Images brought onto a web page via CSS as backgrounds have the advantage of automatic tessellation: they tile both horizontally and vertically by default. This makes them very suited for fluid designs.
There are five steps to editing an image to be a seamless background. For the first step I will be using an image of the city skyline of Jacksonville, Florida taken by Jonathan Zander from Wikipedia Commons; for the other steps, an image of the city of Baltimore, Maryland by 3 Sons Productions from Flickr.
Before we get to the sequence of making a tiled image, there are five unspoken rules. The first and most important is to determine that you have rights to the image; both of the images we will be using are licensed under Creative Commons. The second unspoken rule is to always use the highest resolution version of the image available. The third is to save a copy of the original image in the originals folder of your site.
Before working on anything in PhotoShop, you should also set up the application correctly. The final step is to crop the image so that it only shows the part of the image you wish to use: anything that is a pure color (such as black or white) can be replaced by using background-color for the appropriate selector when the image is applied as a background.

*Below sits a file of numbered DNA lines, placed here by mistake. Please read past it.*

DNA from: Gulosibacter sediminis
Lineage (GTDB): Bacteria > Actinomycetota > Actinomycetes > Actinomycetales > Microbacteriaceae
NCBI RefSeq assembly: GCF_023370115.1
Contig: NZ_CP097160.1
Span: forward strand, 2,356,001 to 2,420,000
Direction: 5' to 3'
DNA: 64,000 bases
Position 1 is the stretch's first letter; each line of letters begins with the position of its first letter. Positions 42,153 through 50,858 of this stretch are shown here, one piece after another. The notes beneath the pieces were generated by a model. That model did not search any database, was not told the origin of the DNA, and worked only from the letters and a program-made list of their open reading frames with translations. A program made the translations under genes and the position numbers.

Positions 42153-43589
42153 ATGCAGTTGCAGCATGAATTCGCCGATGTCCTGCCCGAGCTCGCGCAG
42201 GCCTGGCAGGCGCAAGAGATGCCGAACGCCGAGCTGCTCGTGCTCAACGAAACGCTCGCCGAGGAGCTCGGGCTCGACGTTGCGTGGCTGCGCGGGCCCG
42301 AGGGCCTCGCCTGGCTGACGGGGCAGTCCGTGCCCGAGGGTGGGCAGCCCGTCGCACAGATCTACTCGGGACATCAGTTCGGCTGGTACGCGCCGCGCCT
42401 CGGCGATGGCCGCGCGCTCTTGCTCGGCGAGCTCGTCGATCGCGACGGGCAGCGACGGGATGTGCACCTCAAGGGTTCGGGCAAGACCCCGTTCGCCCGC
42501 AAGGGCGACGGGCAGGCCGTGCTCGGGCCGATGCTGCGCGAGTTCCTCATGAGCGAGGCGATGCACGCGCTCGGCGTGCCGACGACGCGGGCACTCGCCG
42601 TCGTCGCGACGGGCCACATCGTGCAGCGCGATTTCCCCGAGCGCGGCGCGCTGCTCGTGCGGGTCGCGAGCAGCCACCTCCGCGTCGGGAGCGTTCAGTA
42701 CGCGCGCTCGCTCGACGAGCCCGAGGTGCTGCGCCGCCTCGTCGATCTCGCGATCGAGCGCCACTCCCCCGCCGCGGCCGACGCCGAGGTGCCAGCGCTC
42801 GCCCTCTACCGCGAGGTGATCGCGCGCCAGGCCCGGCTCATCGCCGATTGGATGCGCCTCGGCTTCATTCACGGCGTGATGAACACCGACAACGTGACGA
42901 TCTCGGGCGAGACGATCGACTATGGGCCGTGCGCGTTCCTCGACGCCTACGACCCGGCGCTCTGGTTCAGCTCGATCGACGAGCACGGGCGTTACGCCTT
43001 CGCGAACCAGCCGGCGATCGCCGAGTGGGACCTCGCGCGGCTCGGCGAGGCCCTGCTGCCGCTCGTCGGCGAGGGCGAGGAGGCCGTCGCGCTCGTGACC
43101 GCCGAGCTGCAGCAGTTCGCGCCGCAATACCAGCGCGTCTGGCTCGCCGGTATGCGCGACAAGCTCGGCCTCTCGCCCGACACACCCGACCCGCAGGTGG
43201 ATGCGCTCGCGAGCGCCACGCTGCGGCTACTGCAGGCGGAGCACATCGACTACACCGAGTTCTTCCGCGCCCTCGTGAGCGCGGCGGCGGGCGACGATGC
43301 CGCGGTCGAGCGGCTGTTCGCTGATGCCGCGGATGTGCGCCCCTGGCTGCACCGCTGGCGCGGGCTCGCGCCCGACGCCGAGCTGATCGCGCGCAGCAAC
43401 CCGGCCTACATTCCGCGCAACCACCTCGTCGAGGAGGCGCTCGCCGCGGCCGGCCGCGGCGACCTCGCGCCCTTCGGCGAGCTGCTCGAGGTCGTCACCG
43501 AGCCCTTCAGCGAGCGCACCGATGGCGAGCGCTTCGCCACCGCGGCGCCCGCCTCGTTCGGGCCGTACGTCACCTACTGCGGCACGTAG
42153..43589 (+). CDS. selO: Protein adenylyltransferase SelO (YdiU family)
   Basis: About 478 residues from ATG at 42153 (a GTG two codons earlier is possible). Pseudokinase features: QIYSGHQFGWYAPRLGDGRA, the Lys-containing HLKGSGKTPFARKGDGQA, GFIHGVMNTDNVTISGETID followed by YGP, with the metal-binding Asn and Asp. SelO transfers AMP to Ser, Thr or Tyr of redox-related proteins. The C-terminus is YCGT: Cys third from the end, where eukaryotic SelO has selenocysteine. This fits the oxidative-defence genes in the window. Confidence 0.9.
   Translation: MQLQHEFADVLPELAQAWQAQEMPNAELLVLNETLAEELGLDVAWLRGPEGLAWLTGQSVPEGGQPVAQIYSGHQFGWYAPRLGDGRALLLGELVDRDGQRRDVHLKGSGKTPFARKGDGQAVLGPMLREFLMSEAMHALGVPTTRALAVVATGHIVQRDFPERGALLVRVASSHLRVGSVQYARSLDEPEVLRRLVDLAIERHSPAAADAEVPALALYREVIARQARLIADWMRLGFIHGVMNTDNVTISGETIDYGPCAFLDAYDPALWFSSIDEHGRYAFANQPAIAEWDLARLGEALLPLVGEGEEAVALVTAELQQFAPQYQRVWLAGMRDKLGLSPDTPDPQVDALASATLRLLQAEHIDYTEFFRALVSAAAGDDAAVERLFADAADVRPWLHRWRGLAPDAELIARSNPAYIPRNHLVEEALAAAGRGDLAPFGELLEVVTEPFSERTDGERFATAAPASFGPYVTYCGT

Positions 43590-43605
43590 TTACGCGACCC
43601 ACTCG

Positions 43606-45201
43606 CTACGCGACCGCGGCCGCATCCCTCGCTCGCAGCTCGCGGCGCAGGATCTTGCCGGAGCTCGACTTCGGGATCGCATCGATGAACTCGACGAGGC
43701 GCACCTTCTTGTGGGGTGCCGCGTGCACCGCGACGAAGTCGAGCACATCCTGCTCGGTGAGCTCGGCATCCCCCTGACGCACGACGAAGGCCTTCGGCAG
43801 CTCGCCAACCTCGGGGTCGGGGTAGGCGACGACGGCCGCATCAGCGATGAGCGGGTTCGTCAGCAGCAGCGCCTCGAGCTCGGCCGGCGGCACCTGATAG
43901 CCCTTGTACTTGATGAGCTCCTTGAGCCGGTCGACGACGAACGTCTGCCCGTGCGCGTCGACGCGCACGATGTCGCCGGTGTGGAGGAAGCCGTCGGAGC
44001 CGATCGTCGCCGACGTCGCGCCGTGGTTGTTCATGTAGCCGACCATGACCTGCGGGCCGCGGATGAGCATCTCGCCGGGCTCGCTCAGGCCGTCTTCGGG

An image with a significant singular feature – a visible sun or moon in the sky, for example – is likely to be inappropriate as a tiled background image without considerable editing. In addition, the horizon of the image must be horizontal, as the right and left edges of the image (or top and bottom, if you are tiling vertically) must match. The best way to check this is to turn on rules (CMD-R) in PhotoShop and drag out a guide across the horizon line.
Adobe has the Pattern Maker plugin for PhotoShop (now an optional download for CS5), but I’ve never found it terribly useful. Instead, I use this tried-and-true technique: From the menu bar, choose Filter / Other / Offset…
Offset the image in the direction you wish to tile it by approximately half the image’s width. You will see PhotoShop move the image across the canvas, wrapping the excess around the other side.
If the wrapped image looks seamless, it is good; either cancel the filter, or move the invisible “join” via the Offset filter to an aesthetically pleasing position, click OK, resize the image, and use Save for Web and Devices. You may find that you will need to use a slightly higher quality level than normal if saving the image as a JPEG (50 – 60), due to the fact that the JPEG algorithm tends to introduce artifacts in the edges of the image. These artifacts will not be seen until you tile the image in the web page itself, so you may need several go-rounds of compressing and saving, experimenting with different levels of compression.
If the wrapped image is not seamless, move the offset to a round number that is easily remembered and press OK, then use the appropriate tools to smooth the transition between the left and right edges. I would suggest the Clone Stamp tool, but the Healing Brush and Patch tool, among others, could be equally appropriate. As before, either reset the Offset of the image, or move the now-invisible join to another location, resize the image, and export the image in a web-ready format.